Matthias Wagner is a founder of Changemakrs, a site that culls inspirational quotes. This month, the site launched a feature that enables users to log in and collect and share favorite quotes with others. We caught up with Wagner to talk about motivation, misattribution, and the wisdom of Arnold Schwarzenegger.
FAST COMPANY: Your startup brings together inspirational quotes. How do you stay motivated?
MATTHIAS WAGNER: That’s why I built it initially. I was building an iPhone app with some friends, and it was really hard. I was totally frustrated, and was thinking, "Why am I doing this?" I needed inspiration, so I went on the Internet, but I couldn’t find anything. It was the Facebook IPO day, and all there was was Facebook news. I thought, why didn’t somebody build something simple, with cool pictures of somebody inspiring and their best quotes? I spent 20 minutes, found a picture of Steve Jobs and some great inspirational quotes, and liked it myself one time on Facebook. That went viral. Within 48 hours, 2 million people had gone to my site.
That was in May. How did you grow over the last five months?
In the beginning, people were saying, "That’s a one-hit wonder, it’s not reproducible. It’s just a funny story." I thought maybe they’re right, but I decided to play around with it. I launched other sites, one for Einstein, one for Lady Gaga, one for Yoda, and it turned out that all those worked, too. I got huge numbers on those sites. We started to dig into why, and we realized that while the Internet is full of quotes that people share on Facebook or Twitter, it’s always out of context—there’s no single place you can go to find all those cool quotes in one place. That was the point I was like, "Okay, maybe we can make this a product." We’ll let everybody create a profile and put up their favorite quotes, and the quotes you like will show me who you are, your mode of operation. You can go to Arnold Schwarzenegger’s site and see how he thinks. You can also see who else likes Arnold Schwarzenegger quotes.
Are your users driven, entrepreneur types?
We have a lot of professional athletes, a lot of designers. Also regular people, like my sister, who go to college. High school kids, musicians, all sorts of people. We have the whole demographic.
You must think a lot about quotes.
We have a lot of discussions about who owns a quote. Just because Arnold Schwarzenegger says, "Hasta la vista, baby," he didn’t necessarily write that. A scriptwriter probably wrote that, and he may have heard it from his neighbor. Personally, I feel quotes probably don’t have an owner. Even if Obama says, "Yes we can," that was probably written by a speechwriter, and maybe it was taken from a book that's 200 years old. We also started to realize that the best quotes are two to three lines. A quote works best when you can quickly get the words, and spend the rest of your time thinking about what’s in between the lines.
"Yes we can and you should try really hard and please help us" wouldn’t have the same oomph to it.
There’s another Arnold Schwarzenegger quote, "If you want to be a champion, you gotta be a champion."
It seems like you’re really into Arnold Schwarzenegger.
I became a fan through the site, to be honest. Somebody recommended the documentary Pumping Iron. I went and watched it, and I realized what an interesting guy Arnold is. You start to understand how he thinks, how he goes through life, what his attitude is. Through quotes, you can discover a lot of people you underestimated before or ignored.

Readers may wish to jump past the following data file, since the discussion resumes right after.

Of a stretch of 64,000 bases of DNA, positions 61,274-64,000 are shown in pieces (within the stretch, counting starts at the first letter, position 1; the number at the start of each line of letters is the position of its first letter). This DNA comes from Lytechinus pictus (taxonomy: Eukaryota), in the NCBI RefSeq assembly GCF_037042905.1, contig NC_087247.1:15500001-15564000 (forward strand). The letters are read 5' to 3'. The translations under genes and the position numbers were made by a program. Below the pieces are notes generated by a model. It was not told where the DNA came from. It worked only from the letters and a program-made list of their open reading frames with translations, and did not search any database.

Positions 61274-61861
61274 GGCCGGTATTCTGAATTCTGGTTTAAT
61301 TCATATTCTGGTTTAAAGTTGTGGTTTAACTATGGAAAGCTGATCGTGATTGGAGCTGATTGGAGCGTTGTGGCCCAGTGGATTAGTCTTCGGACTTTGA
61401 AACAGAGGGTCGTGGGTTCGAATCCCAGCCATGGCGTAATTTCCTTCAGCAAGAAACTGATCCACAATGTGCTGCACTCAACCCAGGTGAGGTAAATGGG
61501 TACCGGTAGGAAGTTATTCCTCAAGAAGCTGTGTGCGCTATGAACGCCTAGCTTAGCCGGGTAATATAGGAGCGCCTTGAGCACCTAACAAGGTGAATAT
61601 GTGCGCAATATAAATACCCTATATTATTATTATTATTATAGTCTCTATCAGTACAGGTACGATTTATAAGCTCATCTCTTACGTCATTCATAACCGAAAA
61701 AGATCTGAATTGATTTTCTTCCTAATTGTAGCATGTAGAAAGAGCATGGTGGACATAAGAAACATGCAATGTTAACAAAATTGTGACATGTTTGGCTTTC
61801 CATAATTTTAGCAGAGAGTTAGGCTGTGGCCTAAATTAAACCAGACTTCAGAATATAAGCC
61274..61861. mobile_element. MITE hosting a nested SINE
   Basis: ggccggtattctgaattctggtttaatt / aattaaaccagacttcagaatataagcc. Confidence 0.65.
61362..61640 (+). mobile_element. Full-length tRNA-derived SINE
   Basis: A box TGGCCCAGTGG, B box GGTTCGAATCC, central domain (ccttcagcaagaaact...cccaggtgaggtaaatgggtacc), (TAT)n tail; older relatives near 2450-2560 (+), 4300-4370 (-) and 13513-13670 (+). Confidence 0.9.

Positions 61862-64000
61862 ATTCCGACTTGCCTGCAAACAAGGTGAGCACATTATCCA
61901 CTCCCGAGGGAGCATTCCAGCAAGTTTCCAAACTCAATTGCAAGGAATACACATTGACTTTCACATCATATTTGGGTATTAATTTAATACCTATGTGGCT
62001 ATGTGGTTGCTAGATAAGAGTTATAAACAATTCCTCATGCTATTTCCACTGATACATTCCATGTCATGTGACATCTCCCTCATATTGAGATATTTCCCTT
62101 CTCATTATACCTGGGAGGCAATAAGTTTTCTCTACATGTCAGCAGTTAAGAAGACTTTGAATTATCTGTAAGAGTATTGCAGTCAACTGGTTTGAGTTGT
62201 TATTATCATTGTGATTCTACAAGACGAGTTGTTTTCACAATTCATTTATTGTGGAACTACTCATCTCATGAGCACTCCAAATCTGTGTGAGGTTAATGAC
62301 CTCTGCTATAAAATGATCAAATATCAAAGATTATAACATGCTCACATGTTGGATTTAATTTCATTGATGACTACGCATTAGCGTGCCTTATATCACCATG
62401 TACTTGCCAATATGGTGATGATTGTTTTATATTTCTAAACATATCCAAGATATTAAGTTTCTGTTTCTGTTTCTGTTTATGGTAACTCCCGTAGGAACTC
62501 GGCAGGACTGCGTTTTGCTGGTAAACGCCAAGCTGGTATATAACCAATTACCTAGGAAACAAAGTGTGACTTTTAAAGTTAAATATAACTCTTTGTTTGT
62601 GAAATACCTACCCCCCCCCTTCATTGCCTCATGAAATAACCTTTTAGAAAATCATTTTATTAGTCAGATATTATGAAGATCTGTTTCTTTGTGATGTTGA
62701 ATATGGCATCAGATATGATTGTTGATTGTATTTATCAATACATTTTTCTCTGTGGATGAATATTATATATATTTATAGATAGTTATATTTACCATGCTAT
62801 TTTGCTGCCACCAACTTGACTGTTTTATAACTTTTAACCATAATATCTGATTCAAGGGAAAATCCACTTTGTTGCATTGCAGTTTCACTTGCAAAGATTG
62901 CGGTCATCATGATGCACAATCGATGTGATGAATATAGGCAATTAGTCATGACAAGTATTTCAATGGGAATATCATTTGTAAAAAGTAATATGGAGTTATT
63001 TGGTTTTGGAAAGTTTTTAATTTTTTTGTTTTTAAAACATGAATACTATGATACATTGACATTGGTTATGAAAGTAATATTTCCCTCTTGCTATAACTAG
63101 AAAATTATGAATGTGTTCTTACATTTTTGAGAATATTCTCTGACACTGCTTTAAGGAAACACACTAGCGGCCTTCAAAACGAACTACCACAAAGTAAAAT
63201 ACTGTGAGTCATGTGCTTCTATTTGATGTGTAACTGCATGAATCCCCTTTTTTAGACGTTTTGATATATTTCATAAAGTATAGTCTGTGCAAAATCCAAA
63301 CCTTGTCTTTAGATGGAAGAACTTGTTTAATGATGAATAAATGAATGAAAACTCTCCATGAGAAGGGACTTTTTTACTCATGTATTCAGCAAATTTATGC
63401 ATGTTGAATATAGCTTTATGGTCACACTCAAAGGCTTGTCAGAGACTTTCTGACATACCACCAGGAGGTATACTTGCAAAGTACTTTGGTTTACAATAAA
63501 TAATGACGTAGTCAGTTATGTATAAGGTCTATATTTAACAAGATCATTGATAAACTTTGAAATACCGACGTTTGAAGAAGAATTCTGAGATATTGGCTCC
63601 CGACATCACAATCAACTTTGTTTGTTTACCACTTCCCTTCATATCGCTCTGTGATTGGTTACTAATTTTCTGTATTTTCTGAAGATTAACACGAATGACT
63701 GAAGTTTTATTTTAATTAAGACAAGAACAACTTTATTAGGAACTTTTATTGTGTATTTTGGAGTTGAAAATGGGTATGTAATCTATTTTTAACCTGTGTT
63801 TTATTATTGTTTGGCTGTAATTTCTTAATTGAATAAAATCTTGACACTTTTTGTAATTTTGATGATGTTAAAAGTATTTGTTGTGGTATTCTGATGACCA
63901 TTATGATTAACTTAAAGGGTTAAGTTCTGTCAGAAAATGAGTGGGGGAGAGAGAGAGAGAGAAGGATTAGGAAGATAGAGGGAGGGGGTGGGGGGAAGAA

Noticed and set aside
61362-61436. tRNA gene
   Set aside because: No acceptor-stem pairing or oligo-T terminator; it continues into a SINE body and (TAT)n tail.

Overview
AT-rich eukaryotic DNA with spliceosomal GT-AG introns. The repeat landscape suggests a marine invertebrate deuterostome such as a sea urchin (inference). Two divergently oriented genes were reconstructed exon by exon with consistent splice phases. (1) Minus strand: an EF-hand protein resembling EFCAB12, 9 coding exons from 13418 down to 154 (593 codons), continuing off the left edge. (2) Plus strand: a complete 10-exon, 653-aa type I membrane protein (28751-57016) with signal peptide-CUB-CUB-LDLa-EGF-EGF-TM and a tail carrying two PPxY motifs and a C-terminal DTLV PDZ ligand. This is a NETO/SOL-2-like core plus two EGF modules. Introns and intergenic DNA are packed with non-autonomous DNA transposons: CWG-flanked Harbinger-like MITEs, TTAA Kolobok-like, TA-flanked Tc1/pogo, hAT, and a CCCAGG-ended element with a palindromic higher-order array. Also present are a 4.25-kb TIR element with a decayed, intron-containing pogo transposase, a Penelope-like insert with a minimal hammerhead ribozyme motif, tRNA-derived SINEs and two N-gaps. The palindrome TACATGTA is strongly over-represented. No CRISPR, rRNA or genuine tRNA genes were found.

Should more startup founders take Arnold as a patron saint?
It worked for me. I learned kite surfing this summer, and whenever I went back in the water, I thought, "If you want to be a champion, you gotta be a champion." I was kicking myself in the butt. It was a simple anchor.
After the killing of Osama Bin Laden, a Martin Luther King quote went viral—only it turned out not to be from King. Does misattribution matter?
We feel it matters. We feel we need to have a lightweight system to prevent that and guard against the quality. We try to overlook most content, and users can report misspelled or misattributed quotes. Sometimes someone says, "Mark Twain didn’t say that quote about summer in San Francisco—it was somebody else." You can also claim ownership of your profile if other people quote you. You can say, "I never said this," and remove it from your profile. We see some bloggers doing that.
Mark Twain probably can’t claim his profile, even if reports of his death were greatly exaggerated.
For historical persons, we maintain that as best we can. We’re thinking of enabling a feature where users can link to an article or book or song to provide full evidence of a quote.
We’re in an era of shortened attention spans. Is this the perfect moment for quotes?
I love to read books, but for me, a book has to get to the point. I don’t have time in my life to spend on five pages of somebody describing a tree. That’s beautiful and cool that they took so much energy and creativity to describe a tree, but I want the story, I want the information. That’s the thing about tweets and Facebook posts; they get to the core of the message. Maybe that’s our way of fighting information overkill, to compress information to the core.
How many users do you have signed up through the site?
We’re not sharing that now, but we’ve had unique visitors in the millions.
How will you monetize?
One idea I mentioned—by providing context, for example from a book or a movie. Maybe we’d get a share from Amazon if people bought that book. Another idea involves brands. Brands are all about telling stories. Maybe Red Bull can put up sites for the athletes they sponsor. The idea is to keep the site banner ad-free.
Any words of inspiration for me as I write up this article?
...To infinity and beyond. I don’t know.
Well, thanks for your time. Be the change you want to see in the world.
Likewise. Thanks for reaching out. Bye.